(Update: I have written an introduction to what this debate is about.) I have written some articles on this topic relatively recently. As they are intended as first drafts for publication elsewhere, they are longer than usual. The first part of my article on government debt burdens discusses the financial aspects, based on a paper by Evsey Domar. The second part discusses the relatively ambiguous effects on the real economy, using an extended example.
Some point form observations.
- The financial effects are fairly unambiguous. The mathematics of government finance is straightforward. The effects on the real economy is ambiguous, and depends critically upon model assumptions.
- As Nick Edmonds observes, private sector portfolio preferences to a large extent determine government debt levels. Private sector assets can replace government debt within portfolios only to a limited extent; private sector entities have finite debt carrying capacity. The current rise in debt levels is the flip side of the massive accumulation of financial assets that is going on now. ("Demand creates its own supply.")
- I find that OLG models are dubious guides to policy. The time increments are at least 30 years, but probably should be closer to 40 years apart. There have been massive changes in government debt levels over 40 years, making the results meaningless. Moreover, the limits of fiscal policy show up in inflation, and there is no sensible way of modelling inflation in a model with a 40 year time step.
- Given the massive changes in the mix of consumer goods over time, it is extremely hard to estimate the "real effects" of policy changes between different generations.
- Other real effects of policy dominate whatever the real effects of debt are. Leaving a generation of young people unemployed permanently reduces the future work force. Using up all the easily accessible mineral resources upon which our industrial economy and agriculture depend, without having any useful replacements ready, is the greatest disservice the present generation is dumping upon its offspring.
- Economic policies that redistribute resources amongst individuals are designed to have a distributive impact. The most useful way of judging the fairness of these policies is to examine how they effect different cohorts in the income distribution, not age cohorts.
A "Realistic" Model Economy With No Debt Burden
The usual way of "proving" debt burdens exist is to rely upon highly abstract OLG models. I would instead suggest studying another theoretical economy, which could be simulated by models of a variety of complexities. It is an economy that sticks around a steady state condition with real output fixed (across the cycle). More specific details are given below.
- The population level is (roughly) fixed for all time; births match deaths so that there is no trend population growth.
- There are no improvements in productivity, nor do resources deplete. (For example, the economy is based solely upon renewable resources.)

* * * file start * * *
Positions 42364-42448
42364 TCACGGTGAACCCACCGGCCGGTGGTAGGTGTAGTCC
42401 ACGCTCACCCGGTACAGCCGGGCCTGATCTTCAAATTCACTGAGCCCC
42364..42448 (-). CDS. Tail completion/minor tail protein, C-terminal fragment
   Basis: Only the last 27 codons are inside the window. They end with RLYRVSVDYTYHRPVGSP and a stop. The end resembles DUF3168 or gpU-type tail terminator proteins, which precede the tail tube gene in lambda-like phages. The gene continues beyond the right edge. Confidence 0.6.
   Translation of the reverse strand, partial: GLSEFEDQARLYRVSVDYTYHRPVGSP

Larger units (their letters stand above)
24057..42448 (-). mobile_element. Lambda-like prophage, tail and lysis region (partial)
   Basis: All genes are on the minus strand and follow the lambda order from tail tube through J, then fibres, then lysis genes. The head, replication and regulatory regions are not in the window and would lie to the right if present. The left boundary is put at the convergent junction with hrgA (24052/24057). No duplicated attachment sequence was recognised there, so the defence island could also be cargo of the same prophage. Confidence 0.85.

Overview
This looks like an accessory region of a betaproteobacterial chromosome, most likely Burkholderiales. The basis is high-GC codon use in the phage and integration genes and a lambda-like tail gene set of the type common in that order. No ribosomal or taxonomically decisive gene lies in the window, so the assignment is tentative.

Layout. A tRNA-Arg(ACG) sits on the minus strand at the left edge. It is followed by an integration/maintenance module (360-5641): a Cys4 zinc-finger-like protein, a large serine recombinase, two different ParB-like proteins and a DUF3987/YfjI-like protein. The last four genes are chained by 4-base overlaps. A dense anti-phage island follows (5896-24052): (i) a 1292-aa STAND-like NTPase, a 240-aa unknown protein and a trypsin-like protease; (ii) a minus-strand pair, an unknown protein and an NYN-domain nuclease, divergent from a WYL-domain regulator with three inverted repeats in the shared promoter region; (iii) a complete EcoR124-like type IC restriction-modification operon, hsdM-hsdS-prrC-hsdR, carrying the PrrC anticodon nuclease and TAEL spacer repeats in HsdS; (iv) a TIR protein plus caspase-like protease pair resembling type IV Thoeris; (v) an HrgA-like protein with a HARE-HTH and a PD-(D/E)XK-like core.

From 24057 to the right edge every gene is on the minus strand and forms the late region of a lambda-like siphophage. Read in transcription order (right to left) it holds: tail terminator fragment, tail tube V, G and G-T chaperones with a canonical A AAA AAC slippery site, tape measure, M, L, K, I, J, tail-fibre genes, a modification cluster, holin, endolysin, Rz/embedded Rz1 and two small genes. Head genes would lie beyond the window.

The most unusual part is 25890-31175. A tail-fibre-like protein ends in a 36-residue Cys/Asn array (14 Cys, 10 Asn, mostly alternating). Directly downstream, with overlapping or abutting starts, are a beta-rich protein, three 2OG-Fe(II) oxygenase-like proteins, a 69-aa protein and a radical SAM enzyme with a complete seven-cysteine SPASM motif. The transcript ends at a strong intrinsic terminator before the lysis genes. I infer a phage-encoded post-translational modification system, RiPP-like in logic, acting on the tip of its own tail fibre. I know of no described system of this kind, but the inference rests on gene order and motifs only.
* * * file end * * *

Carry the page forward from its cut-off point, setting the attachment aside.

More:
- The level of real fixed capital is (roughly) constant over time.
- The income distribution is (roughly) unchanging over time. This distribution takes into account the effect of inherited wealth.
- Government policies (such as tax rates) are unchanged over time (in inflation-adjusted terms, at least).
- Economic policy is such that capacity utilisation is stable across the cycle over time.
Furthermore, the economic fortunes of individuals will vary during their lifetimes, but the assumptions above show that the average (real) income will have a steady trend, possibly with cyclical variations. (Realistic cyclical variations would create "unfairness" between individuals who enter the work force during a recession versus those who enter during an expansion. Since wealth compounds, this short-term disadvantage may augment over time. That said, the individuals are only a few years apart in age, which does not constitute a "generation".)
Obviously, since the average income of every generation is unchanged, there is no question of inter-generational equity, the only question is the distribution of incomes amongst individuals at any given time.*
We now examine government debt dynamics. If we assume that inflation is (roughly) stable over time, and that saving propensities are also stable, government debt levels will cycle around some steady state level. (Technically, individual debt issues are repaid, but the ratio of the stock of debt to GDP evolves around some average level.)
In other words, the government has a stock of debt outstanding, and there is exactly no inter-generational impact on households.
I suggest that this example is much closer to real world conditions (at least in terms of steady state trends) than stories that indicate that (roughly) half of the population either sells or bequeaths the stock of government debt to the other half at set intervals (Nick Rowe's example).
* There is one objection that arrives about equity vis-a-vis generations from before we have reached steady state. If steady state is reached in the year 2015, the 60-year old age cohort could have a different average real income (and wealth) than the 60-year old cohort in 1985. Obviously, government policy can do little about the conditions in the past. What matters is that the 30-year old cohort will have the same expected average income in 2045 as the 60-year old cohort has in 2015.
(c) Brian Romanchuk 2015